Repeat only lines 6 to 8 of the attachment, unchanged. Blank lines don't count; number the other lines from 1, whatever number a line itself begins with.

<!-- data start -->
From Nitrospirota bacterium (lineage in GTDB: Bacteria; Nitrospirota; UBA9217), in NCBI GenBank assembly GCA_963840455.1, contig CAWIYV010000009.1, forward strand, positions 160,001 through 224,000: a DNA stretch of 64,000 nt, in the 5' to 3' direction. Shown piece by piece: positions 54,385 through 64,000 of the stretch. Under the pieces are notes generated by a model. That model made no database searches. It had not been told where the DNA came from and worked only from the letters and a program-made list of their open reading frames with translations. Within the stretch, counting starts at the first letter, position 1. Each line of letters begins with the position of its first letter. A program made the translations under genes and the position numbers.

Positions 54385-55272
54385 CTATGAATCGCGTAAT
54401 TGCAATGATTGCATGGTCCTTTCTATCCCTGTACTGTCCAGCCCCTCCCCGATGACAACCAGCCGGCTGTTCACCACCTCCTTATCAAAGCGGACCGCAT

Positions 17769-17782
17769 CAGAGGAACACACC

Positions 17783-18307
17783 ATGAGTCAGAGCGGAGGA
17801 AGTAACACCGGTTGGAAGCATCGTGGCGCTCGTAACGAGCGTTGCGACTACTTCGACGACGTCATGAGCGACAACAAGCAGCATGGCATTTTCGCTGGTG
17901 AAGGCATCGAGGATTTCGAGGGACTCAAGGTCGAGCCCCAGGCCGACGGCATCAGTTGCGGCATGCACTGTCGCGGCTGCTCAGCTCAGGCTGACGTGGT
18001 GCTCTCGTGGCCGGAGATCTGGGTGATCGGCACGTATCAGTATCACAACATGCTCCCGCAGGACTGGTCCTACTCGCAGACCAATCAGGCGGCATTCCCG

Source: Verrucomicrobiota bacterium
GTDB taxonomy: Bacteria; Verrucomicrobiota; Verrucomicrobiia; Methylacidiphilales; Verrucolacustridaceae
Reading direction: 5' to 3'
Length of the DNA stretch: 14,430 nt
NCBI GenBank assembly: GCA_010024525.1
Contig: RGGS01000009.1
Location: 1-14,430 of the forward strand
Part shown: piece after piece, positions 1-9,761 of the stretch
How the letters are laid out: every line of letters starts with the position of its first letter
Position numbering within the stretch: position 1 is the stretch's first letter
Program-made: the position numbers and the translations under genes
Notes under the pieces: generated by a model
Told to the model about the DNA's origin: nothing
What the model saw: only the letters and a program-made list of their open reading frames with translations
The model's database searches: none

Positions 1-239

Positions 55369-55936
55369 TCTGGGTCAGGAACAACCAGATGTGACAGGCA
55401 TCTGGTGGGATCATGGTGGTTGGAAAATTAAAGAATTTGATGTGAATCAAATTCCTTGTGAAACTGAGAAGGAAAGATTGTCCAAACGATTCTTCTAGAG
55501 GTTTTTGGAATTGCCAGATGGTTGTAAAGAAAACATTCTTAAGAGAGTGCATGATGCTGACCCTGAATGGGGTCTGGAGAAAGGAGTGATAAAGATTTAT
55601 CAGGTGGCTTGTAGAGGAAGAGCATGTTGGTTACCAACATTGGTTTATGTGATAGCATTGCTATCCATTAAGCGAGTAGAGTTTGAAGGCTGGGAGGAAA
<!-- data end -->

17769 CAGAGGAACACACC

Positions 17783-18307
17783 ATGAGTCAGAGCGGAGGA